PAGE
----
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Keeping you in-the-know on environmental, social and governance developments

Decades ago, sustainability professionals were grasping at straws to prove the economic value of our efforts, activities and costs. As one of those people serving the Kool-Aid back then, I can throw stones. One particular study in 1997 claimed a company’s cost of capital could be reduced 1% (i.e., from 10% to 9%) by implementing an environmental management system. At the time, I worked at Georgia-Pacific Corp. We were in the midst of a company-wide focus on cost of capital, so the study resonated with me – but it didn’t make sense. I figured I wasn’t smart enough to “get it” – turns out, the claims just weren’t real.

Since then, dozens – if not hundreds – of studies have been published claiming causal links between sustainability, CSR, ESG and alpha (Wall Street talk for “beating the market” or “excess returns”). Fortunately, more experts are applying critical thinking and backtesting to those works. Alex Edmans from the London Business School is one well-known critic (check out his website for some thought-provoking work). Columbia University’s accounting professor Shivaram Rajgopal is similarly debunking previous outsized claims of alpha. And recently, Andy King, a professor of business strategy at Boston University, gained publicity for questioning ESG alpha. Bloomberg wrote last week:

“In decades of analyzing whether companies could profitably reduce their harm to the environment, King had found the financial gains were often too small to affect the bottom line. Digging into the latest research, scrutinizing complex mathematical formulas and parsing tens of thousands of data points, he discovered what he says are flaws that skewed the results. ‘The evidence supporting ESG just wasn’t solid,’ King says.”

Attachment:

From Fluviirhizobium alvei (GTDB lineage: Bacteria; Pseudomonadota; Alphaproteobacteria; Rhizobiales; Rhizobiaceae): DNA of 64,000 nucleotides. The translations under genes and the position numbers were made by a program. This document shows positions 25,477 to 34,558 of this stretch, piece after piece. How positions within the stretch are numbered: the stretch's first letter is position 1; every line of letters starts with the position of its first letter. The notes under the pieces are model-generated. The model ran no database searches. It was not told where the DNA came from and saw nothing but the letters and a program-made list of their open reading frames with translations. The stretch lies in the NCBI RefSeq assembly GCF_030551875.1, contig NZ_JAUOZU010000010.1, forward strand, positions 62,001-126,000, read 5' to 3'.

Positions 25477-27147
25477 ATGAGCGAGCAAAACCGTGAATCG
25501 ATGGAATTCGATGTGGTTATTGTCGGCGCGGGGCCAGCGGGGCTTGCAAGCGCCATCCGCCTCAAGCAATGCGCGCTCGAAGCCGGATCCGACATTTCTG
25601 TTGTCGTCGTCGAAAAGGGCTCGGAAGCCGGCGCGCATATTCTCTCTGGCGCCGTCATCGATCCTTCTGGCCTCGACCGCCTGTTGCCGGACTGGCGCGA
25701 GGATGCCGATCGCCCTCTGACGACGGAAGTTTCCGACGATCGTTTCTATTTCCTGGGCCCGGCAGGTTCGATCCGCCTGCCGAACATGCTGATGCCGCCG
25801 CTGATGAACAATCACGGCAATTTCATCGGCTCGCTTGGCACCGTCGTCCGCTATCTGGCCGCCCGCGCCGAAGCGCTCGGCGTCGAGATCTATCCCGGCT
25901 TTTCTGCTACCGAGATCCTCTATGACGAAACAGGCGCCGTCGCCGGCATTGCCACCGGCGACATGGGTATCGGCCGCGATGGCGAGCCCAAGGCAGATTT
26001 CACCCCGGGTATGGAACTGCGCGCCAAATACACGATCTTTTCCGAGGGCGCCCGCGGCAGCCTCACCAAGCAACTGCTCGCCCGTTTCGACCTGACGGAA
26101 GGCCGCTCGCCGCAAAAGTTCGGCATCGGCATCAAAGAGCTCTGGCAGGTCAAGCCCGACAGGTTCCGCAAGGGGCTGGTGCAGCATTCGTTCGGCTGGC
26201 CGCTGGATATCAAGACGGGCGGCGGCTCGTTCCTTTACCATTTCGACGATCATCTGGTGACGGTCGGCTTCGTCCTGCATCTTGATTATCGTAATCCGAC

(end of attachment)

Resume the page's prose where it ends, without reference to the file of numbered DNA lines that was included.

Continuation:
This is important because executives and investors paid more attention to these studies than you might expect – likely influencing demands on companies they manage and in which they invest. One study by Mozaffar Khan (then a professor at University of Minnesota), Harvard Business professor George Serafeim and Northwestern University’s Aaron Yoon has been referenced by

“finance heavyweights such as BlackRock Inc. and Morgan Stanley and cited more than 400 times, putting it in the top 1% of economic and business papers published [in 2015], according to academic research database Web of Science. King and [Luca Berchicci, a professor at Erasmus University Rotterdam] replicated the analysis, running the data through more than 400 statistical models and using artificial intelligence to check the results. In the vast majority of cases, there was no evidence linking a company’s ESG ratings and its stock performance, they wrote in a 2022 paper published in the Journal of Financial Reporting. ‘Their analysis is meaningless,’ King says.”

On the other hand, the new analyses do confirm sustainability/ESG brings value in operational benefits and fundamentals. What does this mean to ESG/sustainability professionals in the trenches, CSOs and external advisors? It means you should probably stop thinking about ESG alpha and focus on simple operational business value. Last month, I started an “occasional blog series” on that which will continue later this week. Sure, it isn’t as sexy as alpha – but it could help you keep your job. Stay tuned.

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The Editor

Lawrence Heim has been practicing in the field of ESG management for almost 40 years. He began his career as a legal assistant in the Environmental Practice of Vinson & Elkins working for a partner who is nationally recognized and an adjunct professor of environmental law at the University of Texas Law School. He moved into technical environmental consulting with ENSR Consulting & Engineering at the height of environmental regulatory development, working across a range of disciplines. He was one… View Profile